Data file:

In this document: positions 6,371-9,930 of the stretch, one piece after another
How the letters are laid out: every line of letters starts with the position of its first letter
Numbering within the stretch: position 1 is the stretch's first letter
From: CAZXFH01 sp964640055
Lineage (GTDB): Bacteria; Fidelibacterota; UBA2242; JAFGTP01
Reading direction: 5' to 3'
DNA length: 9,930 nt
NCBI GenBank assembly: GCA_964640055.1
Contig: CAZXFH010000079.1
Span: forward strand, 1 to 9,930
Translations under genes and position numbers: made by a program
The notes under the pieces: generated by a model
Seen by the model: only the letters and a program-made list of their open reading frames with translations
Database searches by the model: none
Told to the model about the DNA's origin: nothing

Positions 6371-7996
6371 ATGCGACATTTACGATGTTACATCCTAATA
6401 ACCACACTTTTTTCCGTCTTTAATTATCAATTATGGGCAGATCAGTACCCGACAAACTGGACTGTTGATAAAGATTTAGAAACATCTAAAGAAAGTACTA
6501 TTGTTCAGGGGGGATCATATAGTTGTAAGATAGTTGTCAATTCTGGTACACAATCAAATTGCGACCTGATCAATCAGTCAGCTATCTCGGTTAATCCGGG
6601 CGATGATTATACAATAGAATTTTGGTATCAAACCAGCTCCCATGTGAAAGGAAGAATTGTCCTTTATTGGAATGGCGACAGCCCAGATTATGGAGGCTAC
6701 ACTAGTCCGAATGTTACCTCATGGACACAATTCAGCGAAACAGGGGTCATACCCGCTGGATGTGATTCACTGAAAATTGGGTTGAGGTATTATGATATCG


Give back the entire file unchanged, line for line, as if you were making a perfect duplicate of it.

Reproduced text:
In this document: positions 6,371-9,930 of the stretch, one piece after another
How the letters are laid out: every line of letters starts with the position of its first letter
Numbering within the stretch: position 1 is the stretch's first letter
From: CAZXFH01 sp964640055
Lineage (GTDB): Bacteria; Fidelibacterota; UBA2242; JAFGTP01
Reading direction: 5' to 3'
DNA length: 9,930 nt
NCBI GenBank assembly: GCA_964640055.1
Contig: CAZXFH010000079.1
Span: forward strand, 1 to 9,930
Translations under genes and position numbers: made by a program
The notes under the pieces: generated by a model
Seen by the model: only the letters and a program-made list of their open reading frames with translations
Database searches by the model: none
Told to the model about the DNA's origin: nothing

Positions 6371-7996
6371 ATGCGACATTTACGATGTTACATCCTAATA
6401 ACCACACTTTTTTCCGTCTTTAATTATCAATTATGGGCAGATCAGTACCCGACAAACTGGACTGTTGATAAAGATTTAGAAACATCTAAAGAAAGTACTA
6501 TTGTTCAGGGGGGATCATATAGTTGTAAGATAGTTGTCAATTCTGGTACACAATCAAATTGCGACCTGATCAATCAGTCAGCTATCTCGGTTAATCCGGG
6601 CGATGATTATACAATAGAATTTTGGTATCAAACCAGCTCCCATGTGAAAGGAAGAATTGTCCTTTATTGGAATGGCGACAGCCCAGATTATGGAGGCTAC
6701 ACTAGTCCGAATGTTACCTCATGGACACAATTCAGCGAAACAGGGGTCATACCCGCTGGATGTGATTCACTGAAAATTGGGTTGAGGTATTATGATATCG